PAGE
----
• bigdoe6

        Yea, Digga did that Many Men track on Get Rich or Die Trying. That album sold millions and that was Digga last real big hit in over a decade. Shows you how one record can change a producers life.

  • My only quarry is that it was on a mixtape instead of a album. A mixtape is free and everybody samples everyone without thinking about it. In a studio album there is royalties paid so there would be a case there. A mixtape is basically a promotion piece by the artist to keep his name relevant in the game so it’s going to be interesting how this plays out.

    BTW feel free to visit my mixtape review blog at the link in my profile.

    • You can’t take McDonald’s arches & use them to promote your burgers.
      #LegallySpeaking

      • Da Ledgendary

        Mcdonald’s arches is a trademark.

      • The song was copy written?

        The differences between the two =?

  • sWeetPea

    niggas need to be more original…i always thought that sampling was lazy as hell just come up with you own shit and you wouldnt have to worry about gettin sued

    • BibatheDiva

      Sampling is one of the most creative expressions of hip-hop. It was a brilliant idea to reinvent classic songs. It led to advancements in technology, law, and some amazing songs.

      • KRS – Dope Beat = ACDC Back In Black

        Was that acceptable? Kinda, a totally different genre, but when a rapper crooks another rapper’s hooks, that’s called “BITING” and if you made $ from it, time to open the books & pay off the victims of the crooks.

    • KingsCountyCrooklyn

      I agree 110%, it was okay to chop up samples for the original reason which was to get a sound of an acoustic instrument such as snare drum, tom tom, jet plane engine, and cow bell then combine them in a sequence to create a beat. now a producer samples a whole minute of a record and adds multi 808 kicks and its finished with some non skilled singer harmonizing with auto-tunes.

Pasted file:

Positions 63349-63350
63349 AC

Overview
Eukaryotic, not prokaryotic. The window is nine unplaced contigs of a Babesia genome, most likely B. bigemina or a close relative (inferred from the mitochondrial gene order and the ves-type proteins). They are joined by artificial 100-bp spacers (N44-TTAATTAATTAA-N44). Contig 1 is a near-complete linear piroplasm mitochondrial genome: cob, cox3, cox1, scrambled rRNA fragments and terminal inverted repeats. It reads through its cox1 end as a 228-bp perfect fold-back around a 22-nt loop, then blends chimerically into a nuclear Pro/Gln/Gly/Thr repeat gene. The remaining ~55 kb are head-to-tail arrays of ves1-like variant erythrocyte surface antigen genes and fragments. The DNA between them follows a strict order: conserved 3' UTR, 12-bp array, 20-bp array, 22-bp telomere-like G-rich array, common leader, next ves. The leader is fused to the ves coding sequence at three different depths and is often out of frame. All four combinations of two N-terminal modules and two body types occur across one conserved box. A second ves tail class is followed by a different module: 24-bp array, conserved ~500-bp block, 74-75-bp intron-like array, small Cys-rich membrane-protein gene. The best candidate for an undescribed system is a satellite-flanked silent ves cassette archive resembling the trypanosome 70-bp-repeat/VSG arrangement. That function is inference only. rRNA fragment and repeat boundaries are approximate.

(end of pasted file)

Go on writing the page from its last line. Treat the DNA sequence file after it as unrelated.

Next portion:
• Da Ledgendary

      Sampling is not necessarily lazy. It is actually more difficult and takes more creativity to chop a sample up and create your own sequence that sounds good. Straight-up looping a whole section is one thing, but chopping samples is a bit tedious because you’re limited to what’s in that sample and you have to make it work. Playing an actual instrument or or virtual instrument gives you more flexibility. True everyone can’t play instruments, but everyone can’t a chop a sample and make it sound good either.

  • sWeetPea

    yea

  • Can’t Sue For Mixtape Music…Nice Try Though Old Timer…Idk why they don’t take this stuff as a compliment…if a producer takes your entire composition then i get it…but if they sample a part of a track and build a whole other composition around it, take it as homage and keep it movin.

    • Matt Swan